Wedding Gift Etiquette

Wedding Gift Etiquette



A friend recently asked me if she should adjust how much she and her husband spend on a friend’s wedding gift since they are flying to a very expensive destination for the wedding and paying for a hotel for two nights. And that got me thinking about other questions people often have regarding wedding gift-giving. Since the wedding season is nearly upon us, I thought it’d be the perfect time to write a post about this important “What to Do.”

Here are the most common questions regarding wedding gift etiquette:

How Much Should I Spend? 

I agree with Emily Post that there is no set amount or set percentage of your income that determines how much you should spend on a wedding gift. Contrary to a popular myth, you are not trying to match the dollar amount spent on you as a wedding guest. (As a former wedding planner, I can tell you, in most cases you probably don’t want to spend that much!)

Exactly how much you spend should be determined by your closeness to the bride or groom and your economic circumstances. If you are in the stage of life where you have 10 friends getting married in one summer, then most likely you won’t spend the same amount on each gift as you would if you just had just one friend getting married. If you have been out of a job for six months, your friends certainly don’t want you to spend as much as their friend who is working on Wall Street. And you don’t have to reciporcate what someone spent on your wedding gift. Because everyone’s financial circumstances are different, I like to say be as generous as you can with what you have.

Should I take into consideration other costs I am spending on this wedding (i.e. shower gift and/or travel expenses)? 

Yes. Some use the 20-20-60 rule. Determine how much you want to spend total, then divide that number into: 20% for the engagement present, 20% for the shower present, and 60% for the wedding present. Now this would only be the case for a close friend who would invite you to these events. (And this would also make my case for why you shouldn’t invite people to more than one shower – but that is another post for another day!).

For the actual wedding gift, if there are travel or extra expenses involved, it is totally fine to spend less than you normally might have, as long as the gift is not crummy, if you know what I mean! A gift that you got at Marshall’s that looks like it’s already been returned four times comes across as cheap, in my opinion. Just them something off their registry, but spend less than you usually would. Or perhaps give them something personal such as monogrammed cocktail napkins. I have some linked below that aren’t super expensive.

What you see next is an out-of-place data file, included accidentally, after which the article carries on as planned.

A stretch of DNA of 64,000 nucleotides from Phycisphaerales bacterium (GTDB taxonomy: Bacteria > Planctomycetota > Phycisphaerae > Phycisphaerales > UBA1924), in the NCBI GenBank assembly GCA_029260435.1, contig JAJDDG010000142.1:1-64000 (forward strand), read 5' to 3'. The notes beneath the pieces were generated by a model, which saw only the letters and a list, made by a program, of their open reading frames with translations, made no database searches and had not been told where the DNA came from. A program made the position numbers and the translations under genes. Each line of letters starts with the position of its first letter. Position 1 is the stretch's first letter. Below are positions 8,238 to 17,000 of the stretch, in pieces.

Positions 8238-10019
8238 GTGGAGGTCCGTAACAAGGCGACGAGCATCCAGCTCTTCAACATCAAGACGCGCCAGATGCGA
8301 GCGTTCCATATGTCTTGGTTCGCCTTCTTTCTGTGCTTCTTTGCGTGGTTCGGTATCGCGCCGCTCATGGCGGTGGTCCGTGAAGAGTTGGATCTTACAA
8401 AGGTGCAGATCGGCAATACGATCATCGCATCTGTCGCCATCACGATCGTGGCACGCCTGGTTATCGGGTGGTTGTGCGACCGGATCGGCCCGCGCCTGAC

If I am invited to multiple showers, should I bring a gift to each one? 

I recently heard of someone who was invited to four wedding showers. Now this is just ridiculous! Proper etiquette (a.k.a. the gracious thing to do) is to avoid putting people in this position by just inviting them to one shower. (Again, another topic for another day).

But because a lot of people either ignore or are unaware of this standard, I would say that if you are invited to more than two gift-worthy events (shower or engagement party) then, if the opportunity arises, tell the bride that instead of giving multiple smaller shower presents, you will be giving her one gift total. This will work whether you planned to spend $20 or $200 on the gift. Most brides would not want you buying multiple shower presents anyway; they are just usually too overwhelmed with wedding details that they forget to make this clear!

If I can’t attend a wedding, should I still send a gift? 

Yes. Same goes for showers. Although some etiquette experts say sending a shower gift in your absence is not necessary, but I disagree.

Do I need to give them something off their registry? 

No. A registry is a suggested list of gifts, not a required one. Now I do think one should always start with a couple’s registry. After all, that is a thoughtful thing to get them what they want or need. But sometimes couples don’t register for much, only register for super expensive things, or the gifts on their registry have all been bought. In these instances, I think it is definitely okay to go off the registry. Again, be thoughtful and generous with whatever you give.

What about homemade gifts? 

I think homemade gifts (i.e. picture albums, frames, etc.) are fine, but usually only when given by close family and friends. In other words, don’t découpage your assistant’s wedding invitation. Especially when it comes to people that work for you, go above and beyond with your generosity, whatever that means for you.

Can I give money? 

I found this to be a very common practice in New England. In the South, not so much. It really depends on cultural factors. You can always err on the side of buying a gift card that’s sure to be an option on their Williams-Sonoma or Pottery Barn registry.

Can I bring my gift to the reception? 

Again, this can be a cultural thing. But, in my opinion, the thoughtful thing is to send the gift ahead of time so the families don’t have to haul gifts home after a long day. This is what traditional etiquette dictates. (But wedding planners still have to plan on the fact that people will bring gifts to a wedding because they always do!)

Hope these wedding gift etiquette questions helped answer all your questions. Let me know if you have any more below!

If you choose not to give anything off their registry, see my weddings gift ideas here.

Happy Wedding Season!





For the Couple

Pin this post!

What do you think?
Leave a Comment

3 thoughts on “Wedding Gift Etiquette

  1. Great advice. With all of the different variables in terms of closeness, financial wherewithal, travel distance/expense, and reciprocation, this can be a really tricky things to navigate.

Our Valentine's Day Gift Guides are live!
Click here to shop!